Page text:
About Reporters Without Borders
Reporters Without Borders (RSF) is an international non-governmental, non-profit organization with a recognized public interest function that has consultative status with the United Nations, UNESCO, the Council of Europe, the International Organization of the Francophonie and the African Commission on Human and Peoples’ Rights. Headquartered in Paris, it has bureaux, sections or representatives in 17 cities (Berlin, Brussels, Geneva, Helsinki, Istanbul, Karachi, Kiev, London, Madrid, Mexico City, Rio de Janeiro, San Francisco, Stockholm, Taipei, Tunis, Vienna and Washington), correspondents in 130 countries and 15 local partner organizations.
 The “International Declaration on Information and Democracy” was written in English. Two official translations, in French and Spanish, are currently available. Other official translations will be provided later.
As one of the authors of the declaration the EJN’s President and Founder, Aidan White, is available for interviews. Contact him at [email protected]
Aidan White is the Ethical Journalism Network president, an honorary position created by the charity’s board after he stepped down as director in 2018. He founded the EJN in 2012 after serving as the general secretary of the International Federation of Journalists (IFJ) for 25 years, during which time he helped create the world’s largest organisation of journalists with members in 126 countries.
Before joining the IFJ, White worked as a journalist with newspapers in the United Kingdom, including the Birmingham Evening Mail, the Financial Times and The Guardian.
White has written extensively on human rights, ethics and journalism issues and played a leading role in establishing International Freedom of Expression Exchange (IFEX), a global network of free expression campaigners, in 1993, and the International News Safety Institute (INSI), the global campaign for news safety, in 2003.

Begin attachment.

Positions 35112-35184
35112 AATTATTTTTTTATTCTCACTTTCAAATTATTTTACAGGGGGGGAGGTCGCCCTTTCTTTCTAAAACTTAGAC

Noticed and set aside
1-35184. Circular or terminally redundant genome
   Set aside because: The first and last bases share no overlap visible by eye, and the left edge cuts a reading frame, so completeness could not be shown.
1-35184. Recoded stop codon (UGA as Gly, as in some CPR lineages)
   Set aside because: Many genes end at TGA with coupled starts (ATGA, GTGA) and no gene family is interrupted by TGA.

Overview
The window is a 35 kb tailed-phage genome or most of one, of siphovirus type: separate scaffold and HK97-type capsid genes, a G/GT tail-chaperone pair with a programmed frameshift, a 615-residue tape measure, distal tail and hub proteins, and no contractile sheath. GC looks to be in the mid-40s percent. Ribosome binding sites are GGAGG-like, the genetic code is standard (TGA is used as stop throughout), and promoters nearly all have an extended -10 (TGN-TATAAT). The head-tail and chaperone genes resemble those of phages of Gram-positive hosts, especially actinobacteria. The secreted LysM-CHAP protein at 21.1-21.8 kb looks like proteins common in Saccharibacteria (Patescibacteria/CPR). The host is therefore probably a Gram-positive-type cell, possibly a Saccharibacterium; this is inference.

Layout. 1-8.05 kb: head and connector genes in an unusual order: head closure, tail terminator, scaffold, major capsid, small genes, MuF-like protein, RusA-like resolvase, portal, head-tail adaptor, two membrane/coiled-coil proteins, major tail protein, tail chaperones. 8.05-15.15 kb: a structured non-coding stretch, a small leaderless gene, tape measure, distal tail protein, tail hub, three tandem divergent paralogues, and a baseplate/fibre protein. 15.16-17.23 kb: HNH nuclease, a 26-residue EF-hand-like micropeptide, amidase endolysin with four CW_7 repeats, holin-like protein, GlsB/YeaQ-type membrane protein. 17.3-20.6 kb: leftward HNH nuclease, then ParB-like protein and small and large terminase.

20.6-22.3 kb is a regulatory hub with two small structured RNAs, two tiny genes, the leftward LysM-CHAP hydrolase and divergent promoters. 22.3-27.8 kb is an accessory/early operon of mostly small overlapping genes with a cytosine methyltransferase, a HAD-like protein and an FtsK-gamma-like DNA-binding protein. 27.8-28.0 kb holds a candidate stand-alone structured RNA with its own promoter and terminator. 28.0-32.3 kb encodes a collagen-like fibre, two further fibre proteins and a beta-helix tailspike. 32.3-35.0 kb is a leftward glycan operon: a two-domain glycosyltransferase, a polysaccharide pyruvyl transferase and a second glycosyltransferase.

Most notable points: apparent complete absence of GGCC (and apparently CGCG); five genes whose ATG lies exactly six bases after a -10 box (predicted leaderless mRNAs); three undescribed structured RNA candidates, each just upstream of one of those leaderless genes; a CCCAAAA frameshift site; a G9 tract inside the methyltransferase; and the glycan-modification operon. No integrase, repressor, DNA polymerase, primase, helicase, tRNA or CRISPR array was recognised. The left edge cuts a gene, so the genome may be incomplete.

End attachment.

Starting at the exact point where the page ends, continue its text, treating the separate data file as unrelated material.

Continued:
ABOUT THE ETHICAL JOURNALISM NETWORK
The Ethical Journalism Network aims to strengthen the craft of journalism and to promote for the public benefit high ethical standards in media through education, training and publication of useful research.
List of Members of the Commission
- Emily Bell: academic and journalist, professor of Professional Practice at the Columbia University School of Journalism and director of the Tow Centre for Digital Journalism (UK).
- Yochai Benkler: author, professor at Harvard Law School and faculty co-director of the Berkman-Klein Center for Internet & Society at Harvard University (Israel, USA).
- Teng Biao: academic lawyer and human rights activist, visiting scholar at the U.S.-Asia Law Institute, New York University (China).
- Nighat Dad: lawyer, Internet activist, and founder and executive director of the Digital Rights Foundation (Pakistan).